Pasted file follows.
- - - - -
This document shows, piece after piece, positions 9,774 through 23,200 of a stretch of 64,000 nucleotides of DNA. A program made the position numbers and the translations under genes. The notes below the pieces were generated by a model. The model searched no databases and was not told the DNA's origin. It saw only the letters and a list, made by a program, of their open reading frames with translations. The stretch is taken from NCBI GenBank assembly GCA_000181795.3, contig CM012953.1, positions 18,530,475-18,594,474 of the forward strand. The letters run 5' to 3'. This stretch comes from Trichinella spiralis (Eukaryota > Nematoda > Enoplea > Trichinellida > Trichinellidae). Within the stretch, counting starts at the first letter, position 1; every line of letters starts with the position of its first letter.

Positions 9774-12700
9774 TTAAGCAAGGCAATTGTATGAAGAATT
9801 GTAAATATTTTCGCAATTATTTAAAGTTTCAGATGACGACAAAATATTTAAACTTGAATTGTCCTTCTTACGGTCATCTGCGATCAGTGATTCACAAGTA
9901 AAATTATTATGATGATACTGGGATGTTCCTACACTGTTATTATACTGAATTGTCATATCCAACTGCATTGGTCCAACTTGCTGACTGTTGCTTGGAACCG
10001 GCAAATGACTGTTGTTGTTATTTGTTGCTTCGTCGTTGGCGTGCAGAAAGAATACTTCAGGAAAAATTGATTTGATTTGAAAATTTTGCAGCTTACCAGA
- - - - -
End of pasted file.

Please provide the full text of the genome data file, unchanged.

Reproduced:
This document shows, piece after piece, positions 9,774 through 23,200 of a stretch of 64,000 nucleotides of DNA. A program made the position numbers and the translations under genes. The notes below the pieces were generated by a model. The model searched no databases and was not told the DNA's origin. It saw only the letters and a list, made by a program, of their open reading frames with translations. The stretch is taken from NCBI GenBank assembly GCA_000181795.3, contig CM012953.1, positions 18,530,475-18,594,474 of the forward strand. The letters run 5' to 3'. This stretch comes from Trichinella spiralis (Eukaryota > Nematoda > Enoplea > Trichinellida > Trichinellidae). Within the stretch, counting starts at the first letter, position 1; every line of letters starts with the position of its first letter.

Positions 9774-12700
9774 TTAAGCAAGGCAATTGTATGAAGAATT
9801 GTAAATATTTTCGCAATTATTTAAAGTTTCAGATGACGACAAAATATTTAAACTTGAATTGTCCTTCTTACGGTCATCTGCGATCAGTGATTCACAAGTA
9901 AAATTATTATGATGATACTGGGATGTTCCTACACTGTTATTATACTGAATTGTCATATCCAACTGCATTGGTCCAACTTGCTGACTGTTGCTTGGAACCG
10001 GCAAATGACTGTTGTTGTTATTTGTTGCTTCGTCGTTGGCGTGCAGAAAGAATACTTCAGGAAAAATTGATTTGATTTGAAAATTTTGCAGCTTACCAGA